As I write the Evangelical reaction to “Western 1960s religion” in Anglicanism is meeting in Jerusalem of all places, a city whose recent history is one of division and death, of implacable enemies, Jews and Palestinians in mortal combat over a few square miles of territory. The site is not propitious ground for people who talk of being a movement but not a schism. True there are a few rump Anglo-Catholics at the GAFCON meeting yet the manifesto produced as a theological and strategic manual for the GAFCON conference might have been written by 19th Century Virginian Evangelicals or even JC Ryle itself (except for the short passage on Anglo-Catholicism which would have enraged the old Bishop of Liverpool and undone his gaiters.)

Is GAFCON a movement or is it a reaction? Time will tell. However as I have remarked before its reliance on structure, inherited from organizations like the Network and perhaps “Common Cause” would suggest that rather than being a movement, as in going forward, it is a reaction or a retrenchment.

Certainly, at least in my opinion, orthodox Anglicans have monumental excuse to be reactive, to circle the waggons and defend themselves. Particularly in TEC the life of anyone or any institution claiming to live into the Gospel as the Anglican Tradition has received it has been fraught with peril. But have the losses we have sustained been largely the fault of “The 1960s Religious Establishment” or of our own lack of enthusiasm? The Evangelical and Oxford Movements were not activities of the official church or its structures and agencies. Men and women engaged themselves in study, prayer, evangelism and teaching, took incredible risks, bucked the Establishment and under God did marvels. Neither party proposed anything new. They revived things old, but did so in the power of the Trinity. Some people gave up and left Anglicanism but on the whole Evangelicals and Anglo-Catholics were passionate about the unity of the Church.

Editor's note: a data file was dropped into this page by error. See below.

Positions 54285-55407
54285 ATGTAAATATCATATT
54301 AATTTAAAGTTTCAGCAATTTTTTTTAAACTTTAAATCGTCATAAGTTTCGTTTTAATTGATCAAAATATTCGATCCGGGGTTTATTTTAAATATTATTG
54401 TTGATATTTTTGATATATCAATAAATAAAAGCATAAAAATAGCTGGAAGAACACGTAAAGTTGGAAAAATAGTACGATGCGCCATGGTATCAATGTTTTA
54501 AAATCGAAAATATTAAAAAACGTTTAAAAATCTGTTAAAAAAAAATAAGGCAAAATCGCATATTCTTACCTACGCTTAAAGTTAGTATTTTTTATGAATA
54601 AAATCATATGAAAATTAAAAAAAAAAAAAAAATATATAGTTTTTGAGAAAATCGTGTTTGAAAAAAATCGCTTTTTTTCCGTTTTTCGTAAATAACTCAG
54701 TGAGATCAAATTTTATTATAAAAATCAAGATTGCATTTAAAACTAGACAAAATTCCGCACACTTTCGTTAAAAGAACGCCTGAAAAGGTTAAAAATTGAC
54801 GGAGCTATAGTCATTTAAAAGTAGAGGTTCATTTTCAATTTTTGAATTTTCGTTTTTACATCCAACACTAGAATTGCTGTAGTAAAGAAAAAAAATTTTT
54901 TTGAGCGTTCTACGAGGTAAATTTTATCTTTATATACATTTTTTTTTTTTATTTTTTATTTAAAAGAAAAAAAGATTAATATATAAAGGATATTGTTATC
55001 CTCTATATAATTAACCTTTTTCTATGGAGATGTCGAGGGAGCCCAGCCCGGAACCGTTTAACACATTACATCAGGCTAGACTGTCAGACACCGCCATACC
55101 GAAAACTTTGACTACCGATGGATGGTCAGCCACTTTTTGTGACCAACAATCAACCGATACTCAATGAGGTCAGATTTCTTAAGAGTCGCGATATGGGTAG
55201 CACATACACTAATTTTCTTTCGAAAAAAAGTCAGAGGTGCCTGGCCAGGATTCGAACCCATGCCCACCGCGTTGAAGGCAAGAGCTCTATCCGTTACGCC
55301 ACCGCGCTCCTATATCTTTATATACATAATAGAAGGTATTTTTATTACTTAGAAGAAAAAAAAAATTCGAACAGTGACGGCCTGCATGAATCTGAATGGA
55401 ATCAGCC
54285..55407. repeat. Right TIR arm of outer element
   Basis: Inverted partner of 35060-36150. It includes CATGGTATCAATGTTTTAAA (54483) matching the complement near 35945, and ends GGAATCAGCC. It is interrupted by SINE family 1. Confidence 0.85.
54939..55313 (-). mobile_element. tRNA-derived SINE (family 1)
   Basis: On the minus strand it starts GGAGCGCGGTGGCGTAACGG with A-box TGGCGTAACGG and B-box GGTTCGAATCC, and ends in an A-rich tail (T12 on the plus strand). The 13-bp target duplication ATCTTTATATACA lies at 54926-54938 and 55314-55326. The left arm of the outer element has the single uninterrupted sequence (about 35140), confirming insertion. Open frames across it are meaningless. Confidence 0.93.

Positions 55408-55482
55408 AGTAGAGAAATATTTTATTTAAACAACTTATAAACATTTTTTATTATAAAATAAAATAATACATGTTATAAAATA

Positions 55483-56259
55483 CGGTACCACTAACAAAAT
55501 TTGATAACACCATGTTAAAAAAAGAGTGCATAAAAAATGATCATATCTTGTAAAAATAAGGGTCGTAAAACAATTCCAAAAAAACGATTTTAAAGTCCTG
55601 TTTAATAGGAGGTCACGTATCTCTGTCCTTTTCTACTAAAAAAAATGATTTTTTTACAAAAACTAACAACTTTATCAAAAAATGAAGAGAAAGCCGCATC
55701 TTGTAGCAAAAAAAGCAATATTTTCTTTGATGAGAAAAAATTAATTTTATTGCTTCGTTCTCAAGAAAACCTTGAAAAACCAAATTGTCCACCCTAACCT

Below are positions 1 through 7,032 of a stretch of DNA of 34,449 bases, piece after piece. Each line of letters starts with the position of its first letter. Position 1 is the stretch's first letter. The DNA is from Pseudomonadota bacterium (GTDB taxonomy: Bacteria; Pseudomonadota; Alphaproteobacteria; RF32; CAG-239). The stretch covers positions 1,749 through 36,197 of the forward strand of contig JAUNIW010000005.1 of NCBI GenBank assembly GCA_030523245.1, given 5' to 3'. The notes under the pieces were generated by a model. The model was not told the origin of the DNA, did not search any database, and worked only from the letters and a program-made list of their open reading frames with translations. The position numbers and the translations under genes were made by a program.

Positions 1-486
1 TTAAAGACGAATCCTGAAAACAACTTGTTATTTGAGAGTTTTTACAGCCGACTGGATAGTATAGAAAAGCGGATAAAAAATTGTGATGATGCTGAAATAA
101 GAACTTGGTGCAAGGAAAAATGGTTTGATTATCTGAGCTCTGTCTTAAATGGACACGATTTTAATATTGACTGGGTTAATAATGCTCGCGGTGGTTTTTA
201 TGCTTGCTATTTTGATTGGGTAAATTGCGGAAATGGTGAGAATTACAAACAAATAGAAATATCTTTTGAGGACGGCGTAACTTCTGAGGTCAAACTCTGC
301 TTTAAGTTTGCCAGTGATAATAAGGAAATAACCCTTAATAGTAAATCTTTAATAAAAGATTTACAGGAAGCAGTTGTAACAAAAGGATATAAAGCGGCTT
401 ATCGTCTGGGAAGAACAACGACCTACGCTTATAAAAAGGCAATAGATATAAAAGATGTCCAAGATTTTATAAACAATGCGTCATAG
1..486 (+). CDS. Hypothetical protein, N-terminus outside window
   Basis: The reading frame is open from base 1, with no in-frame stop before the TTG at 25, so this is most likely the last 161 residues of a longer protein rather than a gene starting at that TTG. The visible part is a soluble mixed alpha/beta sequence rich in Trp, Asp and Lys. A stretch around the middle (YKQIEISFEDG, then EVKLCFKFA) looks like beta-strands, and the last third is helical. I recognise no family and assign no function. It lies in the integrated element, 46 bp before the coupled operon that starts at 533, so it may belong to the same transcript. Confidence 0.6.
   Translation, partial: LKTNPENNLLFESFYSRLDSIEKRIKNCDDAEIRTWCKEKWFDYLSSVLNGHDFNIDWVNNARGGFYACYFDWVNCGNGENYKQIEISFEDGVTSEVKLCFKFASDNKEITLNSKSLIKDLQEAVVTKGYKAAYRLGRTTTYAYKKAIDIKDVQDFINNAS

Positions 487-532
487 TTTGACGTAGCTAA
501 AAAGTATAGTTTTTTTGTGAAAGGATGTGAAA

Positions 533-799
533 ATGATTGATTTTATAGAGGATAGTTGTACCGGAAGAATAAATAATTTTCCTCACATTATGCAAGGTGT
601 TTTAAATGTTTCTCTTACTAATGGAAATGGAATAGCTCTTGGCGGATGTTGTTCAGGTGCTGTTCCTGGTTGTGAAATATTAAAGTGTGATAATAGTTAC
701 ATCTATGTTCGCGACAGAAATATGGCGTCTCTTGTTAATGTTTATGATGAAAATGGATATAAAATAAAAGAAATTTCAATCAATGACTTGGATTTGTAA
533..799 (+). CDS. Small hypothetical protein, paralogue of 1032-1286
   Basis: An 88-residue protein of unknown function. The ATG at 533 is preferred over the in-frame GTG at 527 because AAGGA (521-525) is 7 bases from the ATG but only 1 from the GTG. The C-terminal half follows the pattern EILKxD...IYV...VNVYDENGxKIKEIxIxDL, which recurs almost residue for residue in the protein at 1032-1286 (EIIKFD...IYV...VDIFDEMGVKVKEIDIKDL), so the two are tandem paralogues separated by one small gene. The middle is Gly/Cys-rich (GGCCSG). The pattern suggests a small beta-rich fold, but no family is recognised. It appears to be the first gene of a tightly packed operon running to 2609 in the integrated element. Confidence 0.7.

I would also add that as one reads the on-line blogs, the present Establishment in TEC is sounding just as reactive as the GAFCON grouping and some even contemplate a North American or Pan-American post-Anglican Communion, not yet as organized perhaps as GAFCON, but perhaps in the works. Others speak of the Episcopal Church (worldwide) as a communion within the Communion. In that claim there are echoes of GAFCON. What was a movement forty or so years ago is looking more and more like a reaction. The fire has gone out in its belly. So now they use what power they have, invoke the Canons and discipline to silence their critics.

Will the Lambeth bishops, meeting next month, do any better? Certainly a time of Bible Study, reflection, corporate prayer and discussion can do no harm to our bishops, if the demons of structure, process, system and organization, synonyms for placing form instead of content are resisted. Exorcising such demons will be no easy matter for a Communion which has more and more relied on committees and process as its essential Instruments of Unity. Yet I can think of few occasions in the history of the church in which bishops led the revival and restoration of the church.

But what of core doctrine? More later.